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Tembien clover (Trifolium tembense)


Click on the "Nutritional aspects" tab for recommendations for ruminants, pigs, poultry, rabbits, horses, fish and crustaceans
Common names 

Tembien clover, African clover [English]; trèfle africain [French]


Trifolium umbellulatum A. Rich.

Feed categories 

Tembien clover (Trifolium tembense Fres.) is one of the most common clovers found in the Ethiopian highlands. Tembien clover is an annual species. It is outstandingly tolerant of waterlogging.


Tembien clover is an annual legume (clover) that can have erect or spreading, glabrous stems. Stems at times root from the nodes. The leaves are trifoliate. Leaflets are elliptic or obovate, usually up to 20 x 10 mm, narrowed at the base, borne on petioles usually up to 5 cm in length. The inflorescences are usually globose, with 3-16 flowers and up to 23 mm across. They are purple or occasionally white in colour. The fruits are glabrous, 5-8 mm long dehiscent pods that contain 4-6 seeds. Tembien clover seeds are oval, brown and usually 1.5 x 1 mm (Cook et al., 2005).


Tembien clover is one of the highest yielding clovers of Ethiopia. It is grazed in native pastures, and used for pasture improvement at high altitudes and in seasonally waterlogged areas (Ecocrop, 2016).


Tembien clover is native to frost free highlands in eastern and southern Central Africa. It is found in tropical East Africa, including DR Congo and Ethiopia, at altitudes between 1400 m and 3200 m, in wet situations, often in shallow water (Ecocrop, 2016). Tembien clover grows in places where annual rainfall ranges from 700-2000 mm/year and where temperatures are relatively cool. Ground temperatures below 7°C during the growing season impair its growth, and forage production may be low above an altitude of 2800 m (Cook et al., 2005). Tembien clover does well on infertile soils, from heavy clay vertisols and nitosols to loams and sandy loams with a pH between 4 and 8. It is the most wetland tolerant of all the indigenous Ethiopian clover species (Ecocrop, 2016).

Forage management 


Tembien clover can be sown with other annual clovers (Trifolium steudneri, T. rueppellianum, T. decorum, T. semipilosum, T. usambarense), or short-growing grasses such as Pennisetum clandestinum, P. Schimperi, Cynodon dactylon. It has been sown in association with wheat without hindering wheat yields (grain and straw). It can form extensive colonies, pure or mixed with creeping species of Pennisetum (Cook et al., 2005).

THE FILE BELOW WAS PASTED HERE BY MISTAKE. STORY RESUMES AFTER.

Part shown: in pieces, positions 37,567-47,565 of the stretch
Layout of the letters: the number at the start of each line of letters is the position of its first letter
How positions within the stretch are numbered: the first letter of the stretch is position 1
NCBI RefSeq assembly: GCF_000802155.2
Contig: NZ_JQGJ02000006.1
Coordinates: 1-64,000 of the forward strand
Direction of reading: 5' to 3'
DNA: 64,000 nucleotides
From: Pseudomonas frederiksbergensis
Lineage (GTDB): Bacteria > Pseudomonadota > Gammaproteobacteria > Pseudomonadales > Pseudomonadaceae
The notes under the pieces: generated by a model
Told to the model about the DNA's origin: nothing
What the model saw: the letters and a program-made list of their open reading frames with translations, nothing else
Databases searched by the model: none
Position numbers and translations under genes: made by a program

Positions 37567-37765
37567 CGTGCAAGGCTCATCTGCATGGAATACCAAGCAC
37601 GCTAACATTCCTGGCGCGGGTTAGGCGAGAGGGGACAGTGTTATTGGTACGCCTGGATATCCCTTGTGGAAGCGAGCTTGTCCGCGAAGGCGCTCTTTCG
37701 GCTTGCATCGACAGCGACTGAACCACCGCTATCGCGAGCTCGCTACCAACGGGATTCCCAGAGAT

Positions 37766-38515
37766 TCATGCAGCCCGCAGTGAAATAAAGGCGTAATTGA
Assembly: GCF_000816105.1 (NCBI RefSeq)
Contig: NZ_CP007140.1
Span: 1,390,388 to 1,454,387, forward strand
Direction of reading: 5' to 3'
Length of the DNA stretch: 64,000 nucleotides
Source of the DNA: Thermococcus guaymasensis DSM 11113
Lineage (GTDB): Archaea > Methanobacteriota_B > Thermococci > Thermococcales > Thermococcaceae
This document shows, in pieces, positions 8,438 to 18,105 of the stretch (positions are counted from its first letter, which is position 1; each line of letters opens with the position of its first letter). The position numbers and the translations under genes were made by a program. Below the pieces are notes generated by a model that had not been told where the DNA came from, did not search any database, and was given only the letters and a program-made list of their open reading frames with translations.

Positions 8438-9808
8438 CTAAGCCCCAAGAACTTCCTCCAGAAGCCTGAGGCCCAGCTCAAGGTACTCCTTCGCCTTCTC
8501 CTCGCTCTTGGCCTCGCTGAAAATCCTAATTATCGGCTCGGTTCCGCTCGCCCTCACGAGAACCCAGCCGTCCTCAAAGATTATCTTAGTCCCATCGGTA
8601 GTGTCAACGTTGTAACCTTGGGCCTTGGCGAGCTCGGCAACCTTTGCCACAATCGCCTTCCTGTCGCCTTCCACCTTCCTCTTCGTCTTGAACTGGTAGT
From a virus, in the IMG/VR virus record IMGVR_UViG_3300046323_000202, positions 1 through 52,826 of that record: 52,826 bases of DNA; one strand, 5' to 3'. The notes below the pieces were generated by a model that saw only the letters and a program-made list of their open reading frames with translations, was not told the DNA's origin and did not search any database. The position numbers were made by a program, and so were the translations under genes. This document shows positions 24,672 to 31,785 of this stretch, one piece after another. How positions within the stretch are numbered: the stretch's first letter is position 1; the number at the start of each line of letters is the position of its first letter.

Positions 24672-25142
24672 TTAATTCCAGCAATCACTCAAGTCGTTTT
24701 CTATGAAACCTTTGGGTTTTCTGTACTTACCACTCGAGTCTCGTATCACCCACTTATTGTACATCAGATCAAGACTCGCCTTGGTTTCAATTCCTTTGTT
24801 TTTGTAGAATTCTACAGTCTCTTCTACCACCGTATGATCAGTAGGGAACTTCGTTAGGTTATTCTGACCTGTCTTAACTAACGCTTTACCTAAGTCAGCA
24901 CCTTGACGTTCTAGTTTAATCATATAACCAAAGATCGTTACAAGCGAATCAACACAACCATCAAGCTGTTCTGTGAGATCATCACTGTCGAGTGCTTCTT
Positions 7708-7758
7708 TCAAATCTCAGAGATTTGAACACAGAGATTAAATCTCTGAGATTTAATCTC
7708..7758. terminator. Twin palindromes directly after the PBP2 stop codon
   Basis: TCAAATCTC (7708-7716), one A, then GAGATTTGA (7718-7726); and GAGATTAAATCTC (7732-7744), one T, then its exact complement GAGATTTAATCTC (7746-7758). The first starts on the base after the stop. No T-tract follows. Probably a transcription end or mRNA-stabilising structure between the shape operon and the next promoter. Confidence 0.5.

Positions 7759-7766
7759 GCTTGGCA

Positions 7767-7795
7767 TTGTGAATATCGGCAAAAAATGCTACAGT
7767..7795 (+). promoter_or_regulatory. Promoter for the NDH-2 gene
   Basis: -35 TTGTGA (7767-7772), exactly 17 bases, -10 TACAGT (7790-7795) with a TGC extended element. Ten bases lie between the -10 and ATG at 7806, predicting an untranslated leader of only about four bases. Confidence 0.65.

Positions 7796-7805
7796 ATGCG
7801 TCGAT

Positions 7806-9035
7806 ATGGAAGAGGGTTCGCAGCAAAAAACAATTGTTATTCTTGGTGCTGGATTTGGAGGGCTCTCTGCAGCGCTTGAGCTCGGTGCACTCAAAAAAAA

Trifolium tembense propagates through seeds. The seeds are hard-coated and require scarification before being planted in a well-prepared, fine and firm seedbed. They should be lightly covered and rolled. Germination takes place after 5-7 days, and seedlings appear within 2 weeks (Cook et al., 2005). Like other African clovers, tembien clover has specific rhizobium requirements: it grows readily in its native range but should be inoculated if intended for places outside this area (Kahurananga et al., 1984). Tembien clover establishes quickly with vigorous seedlings that outcompete weeds (Britten, 1962). It was reported to be a potential early season pasture legume in Hawaii (Britten, 1962). After seed setting, tembien clover dies but the seeds may be dispersed by water and small animals. They thus provide substantial seed reserves that can be found in the top 5 cm of the soil, allowing pastures to reseed every year (Cook et al., 2005).


Tembien clover can yield 2-4.8 (-6) t DM/ha (Ecocrop, 2016; Akundabweni, 1985). In the Ethiopian Highlands, the highest DM yield was obtained 120 days after sowing. Later, DM yield dropped, probably due to a loss of leaves. Tembien clover can benefit from a long growing season when sown during the short rains in March. Yields were subsequently enhanced by 75 to 640% (Akundabweni, 1985). Tembien clover responded positively to P fertilizer (Cook et al., 2005).